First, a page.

Tenant Ownership

Tenants are also able to purchase their units under a Right of First Refusal. Some tax credit deals are designed as longer term lease-purchase programs, whereby the initial tenants rent their units with the understanding that at the time the LIHTCs expire, they will have the option to purchase.

The long-term lease-purchase option is not what is contemplated under the HOME Program lease-purchase requirements; HOME requires that the tenant/buyer purchase the property within 36 months of signing the lease-purchase agreement. However, the HOME Program does permit a rental property owner to sell or otherwise convey rental units to existing income-eligible tenants under 24 CFR 92.255. To do this, the length of time that remains on the HOME affordability period for the rental property would be imposed on the tenant/buyer, and the tenant/buyer would be subject to the HOME homeownership requirements of 24 CFR 92.254. (If the tenant/buyer were provided additional HOME funds, the affordability period would be redetermined to include these funds.) Therefore, tenant purchase is possible even when the HOME affordability period extends beyond the 15-year tax credit compliance period.

This strategy is risky, however, since the investor will not be able to convey HOME-assisted units to any tenant whose income has increased above 80 percent of AMI. There may be opportunities to use this strategy in properties with only a percentage of HOME-assisted units. PJs should work with the owners and their legal counsel to see if it is appropriate to invest HOME funds in projects with this type of exit strategy.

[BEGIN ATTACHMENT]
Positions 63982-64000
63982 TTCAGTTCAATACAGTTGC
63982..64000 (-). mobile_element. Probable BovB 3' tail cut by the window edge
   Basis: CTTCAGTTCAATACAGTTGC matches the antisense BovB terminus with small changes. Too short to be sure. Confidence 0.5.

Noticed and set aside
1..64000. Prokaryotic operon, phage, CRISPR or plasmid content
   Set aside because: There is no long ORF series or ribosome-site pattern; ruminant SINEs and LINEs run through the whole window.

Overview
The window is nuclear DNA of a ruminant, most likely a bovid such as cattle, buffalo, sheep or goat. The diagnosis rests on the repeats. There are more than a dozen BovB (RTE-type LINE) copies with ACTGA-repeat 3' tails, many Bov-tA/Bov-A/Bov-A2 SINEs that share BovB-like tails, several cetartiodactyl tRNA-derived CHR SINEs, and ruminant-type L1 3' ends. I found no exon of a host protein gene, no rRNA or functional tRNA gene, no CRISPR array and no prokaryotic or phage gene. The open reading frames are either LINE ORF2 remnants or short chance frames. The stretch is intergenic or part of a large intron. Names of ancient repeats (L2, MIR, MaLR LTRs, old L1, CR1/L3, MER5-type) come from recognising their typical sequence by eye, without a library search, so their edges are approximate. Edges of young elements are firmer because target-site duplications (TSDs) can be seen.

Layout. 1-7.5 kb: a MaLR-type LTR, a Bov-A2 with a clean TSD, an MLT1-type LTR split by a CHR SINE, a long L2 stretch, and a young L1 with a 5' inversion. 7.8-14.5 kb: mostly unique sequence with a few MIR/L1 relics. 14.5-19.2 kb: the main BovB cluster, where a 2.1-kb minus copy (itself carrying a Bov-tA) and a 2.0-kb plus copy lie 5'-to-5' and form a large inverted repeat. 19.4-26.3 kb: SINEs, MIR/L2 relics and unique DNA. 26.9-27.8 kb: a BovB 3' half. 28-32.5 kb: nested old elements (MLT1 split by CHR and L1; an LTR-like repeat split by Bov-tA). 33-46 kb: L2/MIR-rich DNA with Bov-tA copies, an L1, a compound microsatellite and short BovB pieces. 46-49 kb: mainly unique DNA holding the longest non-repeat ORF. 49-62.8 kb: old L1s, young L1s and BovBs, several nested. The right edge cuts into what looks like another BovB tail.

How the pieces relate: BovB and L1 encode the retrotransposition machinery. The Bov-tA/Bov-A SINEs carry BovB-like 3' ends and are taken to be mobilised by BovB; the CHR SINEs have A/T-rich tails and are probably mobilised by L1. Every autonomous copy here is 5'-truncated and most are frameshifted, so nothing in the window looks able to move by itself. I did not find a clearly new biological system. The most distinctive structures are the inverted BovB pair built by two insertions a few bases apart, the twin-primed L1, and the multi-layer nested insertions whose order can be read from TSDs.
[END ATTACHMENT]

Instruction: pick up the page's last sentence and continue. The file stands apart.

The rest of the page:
Option to Purchase

Another expiring use strategy is an “Option to Purchase” the investor’s ownership interest in the project. This option provides the General Partner in the ownership entity the right to buy out the investor’s limited partnership interest at the time the requirements of the LIHTC expire. Since the ownership of the real estate remains the same, there are no sale transaction costs.

While the IRS at-risk rules do not permit a fixed price set in advance, up-front negotiation of formula approaches to sales price are permitted, and usually incorporate one or both of the following amounts:

  • Fair market value of the partnership interest
  • Investor’s unpaid benefits plus any exit taxes.

To protect the HOME affordability period, a PJ should require notification and the right to approve any change in ownership of both the property and the owner of the property prior to the transaction.

A variation on the Option to Purchase is what is referred to as a “Put, which requires the General Partner to acquire the investor’s interest in the project. The price to acquire the interest is agreed to on the front-end by the parties. A PJ should know that this is part of the ownership structure prior to committing HOME funds to the project. If the PJ approves this arrangement, it should include a notification clause in the HOME agreement.

Terms of the HOME Investment

When making decisions about the investment of HOME funds in a HOME-LIHTC project, PJs need to think about the potential exit of the investors and how to best invest the funds to ensure long-term affordability.